The night uncovers all we wish not to see.
A troubled man enters a dusky park before sunset. A young woman follows, hidden in shadow. Both have returned to the park to take back something the past has stolen from them, to make right six long years of suffering, and to find justice or perhaps redemption—or maybe they’ll settle for some old-fashioned revenge.
But something evil is alive and awake in those woods, creatures that care nothing for human motivations. They’re driven by their own insatiable need: a ravenous, bottomless hunger.
The campgrounds are full tonight, and the creatures are starving. Before the night is over, they will feed.
An unrelenting tale of terror from Jason Parent.
Thanks to the author for a reading copy of They Feed for review consideration. This did not influence my thoughts or opinions.
A creature feature where everyone who goes into the woods gets what’s coming for them. I mean, what is there not to like about terrible being getting eaten and dismembered by giant slug-like creatures? I feel like I am on sort of a roll with reading books where people get their comeuppance and I AM LOVING IT.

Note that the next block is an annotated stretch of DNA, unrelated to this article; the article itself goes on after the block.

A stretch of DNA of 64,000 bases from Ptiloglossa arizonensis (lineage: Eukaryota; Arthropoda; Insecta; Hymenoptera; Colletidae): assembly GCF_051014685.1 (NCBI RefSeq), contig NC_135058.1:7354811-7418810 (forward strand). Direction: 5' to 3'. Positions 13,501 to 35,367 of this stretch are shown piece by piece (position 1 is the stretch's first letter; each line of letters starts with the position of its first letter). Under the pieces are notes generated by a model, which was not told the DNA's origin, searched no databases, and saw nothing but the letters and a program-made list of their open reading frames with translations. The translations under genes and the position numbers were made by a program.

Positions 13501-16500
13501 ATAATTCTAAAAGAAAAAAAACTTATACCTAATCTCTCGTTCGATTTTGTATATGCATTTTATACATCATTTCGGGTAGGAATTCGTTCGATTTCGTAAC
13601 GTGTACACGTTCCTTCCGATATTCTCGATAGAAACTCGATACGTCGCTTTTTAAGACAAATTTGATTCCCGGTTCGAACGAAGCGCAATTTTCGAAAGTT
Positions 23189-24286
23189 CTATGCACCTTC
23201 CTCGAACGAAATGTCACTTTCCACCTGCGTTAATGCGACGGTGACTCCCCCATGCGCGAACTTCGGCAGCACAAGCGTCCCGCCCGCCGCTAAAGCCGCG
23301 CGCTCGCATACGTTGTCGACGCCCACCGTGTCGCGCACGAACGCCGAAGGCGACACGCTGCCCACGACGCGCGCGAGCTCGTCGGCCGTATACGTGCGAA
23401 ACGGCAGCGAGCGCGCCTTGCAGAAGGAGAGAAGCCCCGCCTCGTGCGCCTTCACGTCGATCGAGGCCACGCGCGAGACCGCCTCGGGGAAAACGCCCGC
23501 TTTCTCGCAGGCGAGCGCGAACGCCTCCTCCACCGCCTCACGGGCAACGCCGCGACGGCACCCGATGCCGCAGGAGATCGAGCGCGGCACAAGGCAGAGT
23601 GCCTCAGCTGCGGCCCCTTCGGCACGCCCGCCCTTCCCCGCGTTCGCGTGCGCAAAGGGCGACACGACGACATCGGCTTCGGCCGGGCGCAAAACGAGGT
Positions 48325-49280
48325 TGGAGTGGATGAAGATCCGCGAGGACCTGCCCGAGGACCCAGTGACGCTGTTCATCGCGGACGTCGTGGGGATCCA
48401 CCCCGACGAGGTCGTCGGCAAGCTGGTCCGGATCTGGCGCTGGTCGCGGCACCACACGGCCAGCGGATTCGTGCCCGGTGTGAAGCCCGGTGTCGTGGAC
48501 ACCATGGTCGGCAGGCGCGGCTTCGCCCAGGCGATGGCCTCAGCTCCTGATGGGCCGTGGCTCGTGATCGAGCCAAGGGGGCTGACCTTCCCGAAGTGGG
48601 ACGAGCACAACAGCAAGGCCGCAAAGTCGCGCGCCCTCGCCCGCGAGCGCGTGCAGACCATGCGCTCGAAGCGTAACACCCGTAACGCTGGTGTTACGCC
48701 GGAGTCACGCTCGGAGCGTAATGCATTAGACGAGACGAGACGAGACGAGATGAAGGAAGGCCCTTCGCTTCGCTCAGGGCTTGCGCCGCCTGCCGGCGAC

Parent isn’t a new name to me, though I have yet to read one of his works until now. He is a solid writer with straightforward prose and knows just where the balance is between humor and bloodsplatter. These types of novels are palate cleansers for me as they aren’t really my go-to in the horror genre, what with constant gore, campy dialogue, and no real reread value, but they are still an enjoyment while they last. It is like a B-rate horror movie that you watch just for the creatures and their murder sprees.
The characters are quite surface level minus our main protagonist, Tyler, who ends up having a bit more in his closet that previously thought. You really are coming into this for the scary beasties, but it is interesting how Parent brings all of the characters together (for the most part) in order to fight for survival. At least there is a guarantee that no one will be the same in the end.
I can definitely guarantee you that I won’t be hiking anytime soon (thanks Jason, and in part, Kealan Patrick Burke’s The Tent) and if I do, go ahead and shoot me before my foot hits the dirt.